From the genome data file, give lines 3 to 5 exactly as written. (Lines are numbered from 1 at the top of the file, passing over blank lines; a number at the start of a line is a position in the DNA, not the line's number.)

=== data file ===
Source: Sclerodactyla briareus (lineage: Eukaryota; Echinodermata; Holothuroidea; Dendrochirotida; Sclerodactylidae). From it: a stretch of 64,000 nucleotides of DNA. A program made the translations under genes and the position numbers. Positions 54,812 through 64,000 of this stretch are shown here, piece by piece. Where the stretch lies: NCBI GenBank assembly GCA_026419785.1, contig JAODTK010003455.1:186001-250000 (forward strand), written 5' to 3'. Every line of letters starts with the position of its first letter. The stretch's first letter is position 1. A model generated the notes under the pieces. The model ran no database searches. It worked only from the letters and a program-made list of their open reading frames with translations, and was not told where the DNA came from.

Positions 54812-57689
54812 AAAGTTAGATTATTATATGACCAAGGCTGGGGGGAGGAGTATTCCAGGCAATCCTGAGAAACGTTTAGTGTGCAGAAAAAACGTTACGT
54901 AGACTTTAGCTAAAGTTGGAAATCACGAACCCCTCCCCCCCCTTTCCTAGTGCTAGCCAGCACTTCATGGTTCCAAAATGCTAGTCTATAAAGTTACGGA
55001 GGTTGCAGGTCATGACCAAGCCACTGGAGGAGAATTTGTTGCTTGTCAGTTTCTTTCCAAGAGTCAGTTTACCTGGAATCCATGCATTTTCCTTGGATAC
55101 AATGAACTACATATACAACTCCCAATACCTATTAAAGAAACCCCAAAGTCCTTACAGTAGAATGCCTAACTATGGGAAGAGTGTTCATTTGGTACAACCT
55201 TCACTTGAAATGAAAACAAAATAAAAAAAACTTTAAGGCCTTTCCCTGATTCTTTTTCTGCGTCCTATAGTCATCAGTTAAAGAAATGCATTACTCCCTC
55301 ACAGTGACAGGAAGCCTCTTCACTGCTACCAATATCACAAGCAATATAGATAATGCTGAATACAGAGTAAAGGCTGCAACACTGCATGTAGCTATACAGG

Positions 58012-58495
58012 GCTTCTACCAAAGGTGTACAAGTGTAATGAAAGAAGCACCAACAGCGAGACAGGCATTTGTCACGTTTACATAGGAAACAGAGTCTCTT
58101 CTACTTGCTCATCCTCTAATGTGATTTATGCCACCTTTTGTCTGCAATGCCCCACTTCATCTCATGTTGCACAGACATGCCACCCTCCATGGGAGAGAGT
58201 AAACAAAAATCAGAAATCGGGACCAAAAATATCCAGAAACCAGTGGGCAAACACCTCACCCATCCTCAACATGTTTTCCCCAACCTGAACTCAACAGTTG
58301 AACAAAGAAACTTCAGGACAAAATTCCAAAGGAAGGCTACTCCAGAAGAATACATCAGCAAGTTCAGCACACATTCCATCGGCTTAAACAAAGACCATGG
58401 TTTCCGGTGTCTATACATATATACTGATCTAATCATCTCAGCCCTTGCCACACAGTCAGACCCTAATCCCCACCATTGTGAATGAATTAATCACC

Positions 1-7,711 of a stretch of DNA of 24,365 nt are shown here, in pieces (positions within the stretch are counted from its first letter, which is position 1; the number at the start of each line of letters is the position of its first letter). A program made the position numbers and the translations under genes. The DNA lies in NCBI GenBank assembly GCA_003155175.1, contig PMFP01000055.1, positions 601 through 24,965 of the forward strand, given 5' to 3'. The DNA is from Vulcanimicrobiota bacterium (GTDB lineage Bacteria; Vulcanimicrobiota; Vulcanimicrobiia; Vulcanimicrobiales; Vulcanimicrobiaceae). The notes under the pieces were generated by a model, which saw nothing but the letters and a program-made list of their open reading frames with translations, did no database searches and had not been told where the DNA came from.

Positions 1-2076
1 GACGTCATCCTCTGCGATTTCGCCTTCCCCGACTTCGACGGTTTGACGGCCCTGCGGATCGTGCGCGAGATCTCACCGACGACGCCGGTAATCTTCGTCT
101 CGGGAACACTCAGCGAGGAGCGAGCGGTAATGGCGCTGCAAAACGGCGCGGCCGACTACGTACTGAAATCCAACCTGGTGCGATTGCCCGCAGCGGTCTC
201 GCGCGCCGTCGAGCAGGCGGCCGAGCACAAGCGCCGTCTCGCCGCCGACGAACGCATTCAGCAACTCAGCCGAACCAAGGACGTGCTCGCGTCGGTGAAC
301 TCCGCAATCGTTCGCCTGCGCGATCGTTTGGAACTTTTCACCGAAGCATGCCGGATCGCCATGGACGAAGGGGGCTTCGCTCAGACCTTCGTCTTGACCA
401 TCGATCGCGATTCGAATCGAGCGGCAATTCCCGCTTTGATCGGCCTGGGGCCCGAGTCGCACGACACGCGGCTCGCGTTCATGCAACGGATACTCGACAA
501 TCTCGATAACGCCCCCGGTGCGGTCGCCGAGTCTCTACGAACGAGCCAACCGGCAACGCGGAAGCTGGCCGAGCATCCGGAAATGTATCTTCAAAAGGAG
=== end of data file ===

54812 AAAGTTAGATTATTATATGACCAAGGCTGGGGGGAGGAGTATTCCAGGCAATCCTGAGAAACGTTTAGTGTGCAGAAAAAACGTTACGT
54901 AGACTTTAGCTAAAGTTGGAAATCACGAACCCCTCCCCCCCCTTTCCTAGTGCTAGCCAGCACTTCATGGTTCCAAAATGCTAGTCTATAAAGTTACGGA
55001 GGTTGCAGGTCATGACCAAGCCACTGGAGGAGAATTTGTTGCTTGTCAGTTTCTTTCCAAGAGTCAGTTTACCTGGAATCCATGCATTTTCCTTGGATAC